Many interviewers make early judgements about whether or not you’re the right fit for their company. You need to show off positive qualities such as professionalism and likeability within the first few minutes of the interview to make a good impression.
5) Be confident and sell your skills
It’s natural to be nervous about interviews and worry about what might happen. Nerves can be good in some situations, but try not to show them too much; employers want candidates to be confident and well-informed.
The aim of the interview is for the recruiter to find out whether you’re the right fit for the company and the role on offer, along with ticking other suitable boxes such as your commitment, motivation, skills and abilities. Usually, they will assess these attributes by asking challenging questions or asking you to talk through examples of your experience.
When heading into the interview, remember these things to help boost your confidence:
- The interviewer once sat where you are
- The interviewer wants you to do well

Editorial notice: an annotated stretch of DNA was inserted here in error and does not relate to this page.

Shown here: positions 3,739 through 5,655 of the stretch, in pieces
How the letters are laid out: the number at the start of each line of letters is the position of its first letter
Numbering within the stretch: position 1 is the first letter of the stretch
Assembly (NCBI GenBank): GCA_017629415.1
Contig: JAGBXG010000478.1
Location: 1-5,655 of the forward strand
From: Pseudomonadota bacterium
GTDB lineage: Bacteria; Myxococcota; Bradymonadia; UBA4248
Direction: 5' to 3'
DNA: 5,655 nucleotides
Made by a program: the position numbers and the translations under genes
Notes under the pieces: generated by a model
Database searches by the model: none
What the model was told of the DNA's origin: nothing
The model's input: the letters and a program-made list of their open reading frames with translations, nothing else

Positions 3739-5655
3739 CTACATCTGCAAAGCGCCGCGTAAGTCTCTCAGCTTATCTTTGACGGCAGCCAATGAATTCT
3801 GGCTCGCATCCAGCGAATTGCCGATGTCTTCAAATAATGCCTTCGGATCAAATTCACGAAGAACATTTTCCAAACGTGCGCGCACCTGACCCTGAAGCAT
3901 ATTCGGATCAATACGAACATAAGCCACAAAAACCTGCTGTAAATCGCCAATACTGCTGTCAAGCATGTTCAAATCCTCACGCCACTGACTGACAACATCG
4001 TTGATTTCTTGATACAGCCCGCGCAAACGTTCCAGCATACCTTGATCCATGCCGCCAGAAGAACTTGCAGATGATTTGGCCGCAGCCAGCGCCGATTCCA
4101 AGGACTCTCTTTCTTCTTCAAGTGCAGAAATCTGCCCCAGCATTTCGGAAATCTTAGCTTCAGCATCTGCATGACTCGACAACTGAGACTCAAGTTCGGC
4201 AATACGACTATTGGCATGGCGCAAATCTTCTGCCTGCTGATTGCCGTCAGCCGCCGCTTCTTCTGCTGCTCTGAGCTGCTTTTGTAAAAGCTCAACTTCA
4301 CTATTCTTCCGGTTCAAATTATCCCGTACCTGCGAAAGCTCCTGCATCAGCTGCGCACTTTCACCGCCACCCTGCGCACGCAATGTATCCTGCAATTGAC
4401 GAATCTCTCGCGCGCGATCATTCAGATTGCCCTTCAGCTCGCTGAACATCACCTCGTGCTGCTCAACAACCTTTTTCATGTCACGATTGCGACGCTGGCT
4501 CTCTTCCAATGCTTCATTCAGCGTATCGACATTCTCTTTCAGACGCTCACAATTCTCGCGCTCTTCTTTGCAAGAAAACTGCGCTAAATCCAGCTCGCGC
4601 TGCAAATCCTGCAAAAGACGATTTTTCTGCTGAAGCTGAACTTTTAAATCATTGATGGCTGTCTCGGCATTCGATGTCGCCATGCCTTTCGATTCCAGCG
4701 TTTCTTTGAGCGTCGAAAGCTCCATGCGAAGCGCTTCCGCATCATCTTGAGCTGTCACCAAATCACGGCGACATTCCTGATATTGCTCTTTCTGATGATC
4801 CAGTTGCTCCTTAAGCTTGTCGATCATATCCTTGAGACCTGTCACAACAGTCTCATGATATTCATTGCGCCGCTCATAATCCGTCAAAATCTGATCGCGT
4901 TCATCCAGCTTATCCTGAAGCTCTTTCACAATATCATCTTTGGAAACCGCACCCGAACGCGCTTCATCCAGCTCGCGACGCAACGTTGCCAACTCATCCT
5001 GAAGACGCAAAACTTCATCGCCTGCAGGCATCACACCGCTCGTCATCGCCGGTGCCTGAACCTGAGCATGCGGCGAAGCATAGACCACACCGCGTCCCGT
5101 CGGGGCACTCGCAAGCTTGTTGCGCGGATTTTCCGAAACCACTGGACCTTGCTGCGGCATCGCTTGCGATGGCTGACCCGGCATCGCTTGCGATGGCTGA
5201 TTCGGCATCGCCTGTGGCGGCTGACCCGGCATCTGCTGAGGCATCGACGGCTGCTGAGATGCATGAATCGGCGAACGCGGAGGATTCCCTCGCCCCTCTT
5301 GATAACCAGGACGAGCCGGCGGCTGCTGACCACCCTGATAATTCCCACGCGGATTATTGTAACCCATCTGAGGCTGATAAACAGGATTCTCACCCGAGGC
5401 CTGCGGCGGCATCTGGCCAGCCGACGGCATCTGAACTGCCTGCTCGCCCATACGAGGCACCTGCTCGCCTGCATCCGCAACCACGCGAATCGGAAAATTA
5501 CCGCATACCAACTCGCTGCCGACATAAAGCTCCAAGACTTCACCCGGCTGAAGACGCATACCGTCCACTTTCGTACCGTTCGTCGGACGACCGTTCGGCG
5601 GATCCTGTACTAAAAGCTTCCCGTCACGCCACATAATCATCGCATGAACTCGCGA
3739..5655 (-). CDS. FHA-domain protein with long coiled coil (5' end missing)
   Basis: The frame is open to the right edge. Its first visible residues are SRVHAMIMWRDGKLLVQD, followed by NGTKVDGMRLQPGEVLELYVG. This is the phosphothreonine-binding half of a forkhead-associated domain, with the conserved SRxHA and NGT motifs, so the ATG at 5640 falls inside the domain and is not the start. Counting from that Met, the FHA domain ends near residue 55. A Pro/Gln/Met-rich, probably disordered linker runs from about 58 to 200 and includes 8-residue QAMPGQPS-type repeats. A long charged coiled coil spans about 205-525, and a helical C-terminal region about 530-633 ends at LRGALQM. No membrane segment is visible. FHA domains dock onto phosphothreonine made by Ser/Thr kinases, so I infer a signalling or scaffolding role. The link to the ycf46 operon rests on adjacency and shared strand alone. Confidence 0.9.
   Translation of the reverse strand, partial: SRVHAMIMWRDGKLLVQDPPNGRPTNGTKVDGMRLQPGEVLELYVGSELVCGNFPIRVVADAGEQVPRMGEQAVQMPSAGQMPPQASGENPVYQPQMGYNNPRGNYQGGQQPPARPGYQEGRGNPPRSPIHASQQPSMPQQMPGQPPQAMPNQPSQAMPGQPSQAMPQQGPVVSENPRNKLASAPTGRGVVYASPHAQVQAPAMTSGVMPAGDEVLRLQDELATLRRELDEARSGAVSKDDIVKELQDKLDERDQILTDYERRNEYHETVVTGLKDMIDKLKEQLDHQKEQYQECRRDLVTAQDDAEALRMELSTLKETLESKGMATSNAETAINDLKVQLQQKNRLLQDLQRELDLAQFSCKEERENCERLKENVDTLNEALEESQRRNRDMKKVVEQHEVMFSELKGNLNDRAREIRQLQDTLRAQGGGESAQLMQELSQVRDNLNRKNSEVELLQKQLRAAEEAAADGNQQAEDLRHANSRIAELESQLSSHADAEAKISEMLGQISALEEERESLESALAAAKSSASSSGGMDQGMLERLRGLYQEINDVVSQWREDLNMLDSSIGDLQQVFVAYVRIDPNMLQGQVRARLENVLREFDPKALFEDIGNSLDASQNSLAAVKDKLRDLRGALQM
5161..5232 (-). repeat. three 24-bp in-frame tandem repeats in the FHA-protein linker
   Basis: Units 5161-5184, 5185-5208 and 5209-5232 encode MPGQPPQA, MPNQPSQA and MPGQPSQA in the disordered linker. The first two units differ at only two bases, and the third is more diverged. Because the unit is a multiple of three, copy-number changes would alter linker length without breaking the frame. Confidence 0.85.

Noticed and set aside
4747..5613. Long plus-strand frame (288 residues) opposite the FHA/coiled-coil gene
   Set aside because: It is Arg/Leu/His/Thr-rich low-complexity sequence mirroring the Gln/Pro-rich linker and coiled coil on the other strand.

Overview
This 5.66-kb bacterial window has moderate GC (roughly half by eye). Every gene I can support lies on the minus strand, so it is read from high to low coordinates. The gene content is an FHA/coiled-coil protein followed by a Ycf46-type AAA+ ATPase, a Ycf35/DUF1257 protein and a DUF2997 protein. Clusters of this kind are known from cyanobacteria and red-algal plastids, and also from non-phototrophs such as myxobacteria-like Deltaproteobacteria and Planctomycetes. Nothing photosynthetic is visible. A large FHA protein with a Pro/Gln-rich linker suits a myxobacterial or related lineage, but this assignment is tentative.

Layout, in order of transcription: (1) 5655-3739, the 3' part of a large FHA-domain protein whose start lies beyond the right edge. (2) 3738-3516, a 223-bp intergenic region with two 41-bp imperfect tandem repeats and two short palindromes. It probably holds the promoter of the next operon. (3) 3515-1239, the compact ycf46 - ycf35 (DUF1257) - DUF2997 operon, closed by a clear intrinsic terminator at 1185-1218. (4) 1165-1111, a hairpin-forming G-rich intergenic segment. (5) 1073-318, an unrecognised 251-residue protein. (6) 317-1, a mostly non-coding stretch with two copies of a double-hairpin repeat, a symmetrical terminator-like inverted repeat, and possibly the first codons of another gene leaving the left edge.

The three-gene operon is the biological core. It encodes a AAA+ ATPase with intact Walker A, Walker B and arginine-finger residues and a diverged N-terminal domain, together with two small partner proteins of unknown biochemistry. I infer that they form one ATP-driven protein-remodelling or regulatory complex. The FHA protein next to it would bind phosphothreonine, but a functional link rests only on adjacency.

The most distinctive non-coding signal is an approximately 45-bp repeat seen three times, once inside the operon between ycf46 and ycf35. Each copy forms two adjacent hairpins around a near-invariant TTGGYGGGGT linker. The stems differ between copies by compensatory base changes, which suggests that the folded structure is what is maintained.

- Your CV has already got you 50% of the way there
- The 60 minutes will be over before you know it
- The interviewer is taking time to speak with you for a reason
6) Show your passion
As well as preparing for any questions the interviewer might ask you, you need to remember this interview is about you, too – so demonstrate your passion and bring your own questions for the interviewer. These should include things such as development and training opportunities provided by the company and potential career progression.
You could also ask about the team, office culture, structure of the company and what is expected as part of your job role. This shows interest and ambition, which are attractive traits to most employers. However, maybe avoid asking about holiday and pay straight away…!
7) Dress for the occasion